HSBC is backing the US dollar as well as currencies such as the Japanese yen and even the Norwegian krone to perform well amid the coronavirus pandemic.
The UK-listed bank’s head of global foreign exchange strategy David Bloom said it had different plans in the event of L-, U- and V-shaped recoveries, emphasizing that analysts should be prepared for all eventualities. As he warns the global economy is most likely set for a U-shaped recovery with a “jagged bottom” after the coronavirus crisis, which will see several currencies gain as a result.
“It is much more likely that we are in this kind of U with a jagged bottom scenario, and the [US] dollar kind of does well but this is your NOK [Norwegian krone], your yen, your Aussie, your Kiwi,” Bloom told CNBC’s Squawk Box Europe on Monday.
Currencies in countries with strong fiscal positions, such as the dollar and the Japanese yen are expected to benefit from the initial rise in volatility. HSBC is also backing the Norwegian krone, Australian dollar and New Zealand due to their respective governments’ low debt levels.
Gold, the US dollar and the yen are gaining as traditional ‘safe havens’ while all three of those mentioned above would be exposed in the event of a second wave of coronavirus that will require additional policy actions such as monetization of the deficit or new foreign exchange regulations, said Bloom.
In a U-shaped scenario, the US and Japanese governments have more room for fiscal stimulus as they continue to try to shore up their economies, and further policies will likely emerge as a key driver of currency movement once the global crisis subsides.
The losers in this scenario, Bloom projected in a research note last week, include the sterling and the Canadian dollar. The fiscal room of both governments is limited, while the euro will likely continue to struggle on the back of stressed finances in Italy and Spain.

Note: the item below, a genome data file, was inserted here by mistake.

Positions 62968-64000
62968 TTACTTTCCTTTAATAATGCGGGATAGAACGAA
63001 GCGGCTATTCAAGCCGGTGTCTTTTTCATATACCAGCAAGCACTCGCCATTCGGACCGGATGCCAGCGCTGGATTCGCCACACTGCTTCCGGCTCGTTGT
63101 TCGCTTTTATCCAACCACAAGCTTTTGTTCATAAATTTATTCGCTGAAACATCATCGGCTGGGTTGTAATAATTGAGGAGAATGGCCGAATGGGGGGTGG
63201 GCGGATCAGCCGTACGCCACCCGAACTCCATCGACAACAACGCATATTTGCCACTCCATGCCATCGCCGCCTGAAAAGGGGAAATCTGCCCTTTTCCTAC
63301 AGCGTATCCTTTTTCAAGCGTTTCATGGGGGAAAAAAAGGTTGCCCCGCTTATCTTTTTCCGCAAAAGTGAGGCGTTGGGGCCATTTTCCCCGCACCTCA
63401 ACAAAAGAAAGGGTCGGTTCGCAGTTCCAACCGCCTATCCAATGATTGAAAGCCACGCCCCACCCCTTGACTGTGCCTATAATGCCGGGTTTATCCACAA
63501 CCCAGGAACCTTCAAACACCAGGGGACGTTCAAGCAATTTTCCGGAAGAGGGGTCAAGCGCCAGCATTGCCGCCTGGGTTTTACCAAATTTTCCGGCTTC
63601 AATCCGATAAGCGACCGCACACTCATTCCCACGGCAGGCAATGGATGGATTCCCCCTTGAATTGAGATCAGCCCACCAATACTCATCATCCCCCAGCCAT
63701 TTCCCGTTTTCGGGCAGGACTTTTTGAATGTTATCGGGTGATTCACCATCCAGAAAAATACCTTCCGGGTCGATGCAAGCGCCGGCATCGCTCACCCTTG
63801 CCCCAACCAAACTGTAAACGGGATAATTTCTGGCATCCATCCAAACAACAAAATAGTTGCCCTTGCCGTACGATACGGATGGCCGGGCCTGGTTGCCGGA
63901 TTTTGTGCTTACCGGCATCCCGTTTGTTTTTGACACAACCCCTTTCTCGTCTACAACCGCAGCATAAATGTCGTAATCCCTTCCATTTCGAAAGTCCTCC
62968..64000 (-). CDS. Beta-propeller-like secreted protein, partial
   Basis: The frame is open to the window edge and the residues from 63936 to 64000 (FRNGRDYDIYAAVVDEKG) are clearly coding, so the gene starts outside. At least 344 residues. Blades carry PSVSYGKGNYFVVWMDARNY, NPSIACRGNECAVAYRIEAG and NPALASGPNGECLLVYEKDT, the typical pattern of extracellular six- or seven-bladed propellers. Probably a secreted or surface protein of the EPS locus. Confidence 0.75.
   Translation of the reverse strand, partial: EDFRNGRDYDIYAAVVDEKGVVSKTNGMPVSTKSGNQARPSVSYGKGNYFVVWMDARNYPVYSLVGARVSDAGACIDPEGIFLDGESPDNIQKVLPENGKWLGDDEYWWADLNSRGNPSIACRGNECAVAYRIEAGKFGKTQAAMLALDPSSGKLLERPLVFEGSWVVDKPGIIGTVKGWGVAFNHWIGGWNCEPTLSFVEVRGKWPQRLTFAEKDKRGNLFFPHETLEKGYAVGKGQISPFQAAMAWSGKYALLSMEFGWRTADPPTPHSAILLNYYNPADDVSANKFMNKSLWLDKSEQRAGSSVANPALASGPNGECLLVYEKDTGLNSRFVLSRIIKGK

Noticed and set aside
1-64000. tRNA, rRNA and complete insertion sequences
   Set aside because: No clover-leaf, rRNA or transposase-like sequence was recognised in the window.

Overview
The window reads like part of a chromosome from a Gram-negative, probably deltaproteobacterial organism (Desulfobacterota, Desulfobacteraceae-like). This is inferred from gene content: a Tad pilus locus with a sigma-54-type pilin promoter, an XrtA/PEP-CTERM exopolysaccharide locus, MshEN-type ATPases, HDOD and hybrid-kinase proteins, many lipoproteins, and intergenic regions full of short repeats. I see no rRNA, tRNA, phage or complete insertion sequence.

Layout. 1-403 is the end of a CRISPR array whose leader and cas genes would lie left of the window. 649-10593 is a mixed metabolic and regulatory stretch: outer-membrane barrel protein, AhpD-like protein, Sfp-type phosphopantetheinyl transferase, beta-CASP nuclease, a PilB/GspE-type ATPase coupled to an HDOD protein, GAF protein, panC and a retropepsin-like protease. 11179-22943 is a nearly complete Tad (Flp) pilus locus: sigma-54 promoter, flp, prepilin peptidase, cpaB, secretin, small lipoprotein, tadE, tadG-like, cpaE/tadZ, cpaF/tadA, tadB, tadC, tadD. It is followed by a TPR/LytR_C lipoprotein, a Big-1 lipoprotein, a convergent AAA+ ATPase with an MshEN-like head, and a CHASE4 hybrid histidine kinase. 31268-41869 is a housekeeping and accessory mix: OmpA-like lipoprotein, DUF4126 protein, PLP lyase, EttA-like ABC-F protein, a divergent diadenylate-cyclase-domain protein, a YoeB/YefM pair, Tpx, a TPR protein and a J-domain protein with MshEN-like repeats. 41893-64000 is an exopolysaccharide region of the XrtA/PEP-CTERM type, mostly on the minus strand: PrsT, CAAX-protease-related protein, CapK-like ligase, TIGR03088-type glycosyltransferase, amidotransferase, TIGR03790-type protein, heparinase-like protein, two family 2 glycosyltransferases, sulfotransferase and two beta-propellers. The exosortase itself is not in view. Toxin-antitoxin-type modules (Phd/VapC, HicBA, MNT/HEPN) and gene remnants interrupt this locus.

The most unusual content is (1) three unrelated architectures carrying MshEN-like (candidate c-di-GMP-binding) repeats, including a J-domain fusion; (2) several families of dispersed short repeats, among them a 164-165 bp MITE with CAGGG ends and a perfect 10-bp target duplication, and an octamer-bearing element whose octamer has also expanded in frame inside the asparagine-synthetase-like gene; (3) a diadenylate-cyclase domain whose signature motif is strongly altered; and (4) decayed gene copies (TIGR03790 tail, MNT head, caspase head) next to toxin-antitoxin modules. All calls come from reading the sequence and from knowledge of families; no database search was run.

While the situation is unlikely to worsen beyond last month’s unprecedented crash in oil price futures to negative $40 and tens of millions of job losses, the assumption of a V-shaped recovery similar to the one that emerged after the financial crisis was optimistic.
Given its recent upward trajectory, gold is looking like a winner at the moment. However, a V-shaped recovery would take away a lot of its power while in other scenarios it will do very well, alongside the Swiss (francs), yen and US dollar. “Those are the defensive currencies to own,” Bloom said, adding that those anticipating a more aggressive V-shape should look to Australia and New Zealand.
In an L-shaped scenario, where low growth, low inflation and low commodity prices foster a prolonged risk-averse market sentiment, foreign exchange trends are likely be driven by external vulnerabilities, Bloom said in the note.
This lends itself well to the yen, due to Japan’s strong international investment position and 30 years’ experience with similar low-growth economy home. The Swiss franc and Norwegian krone also stand to benefit due to “strong external positions,” but Bloom suggested that the real winner in this scenario would be gold.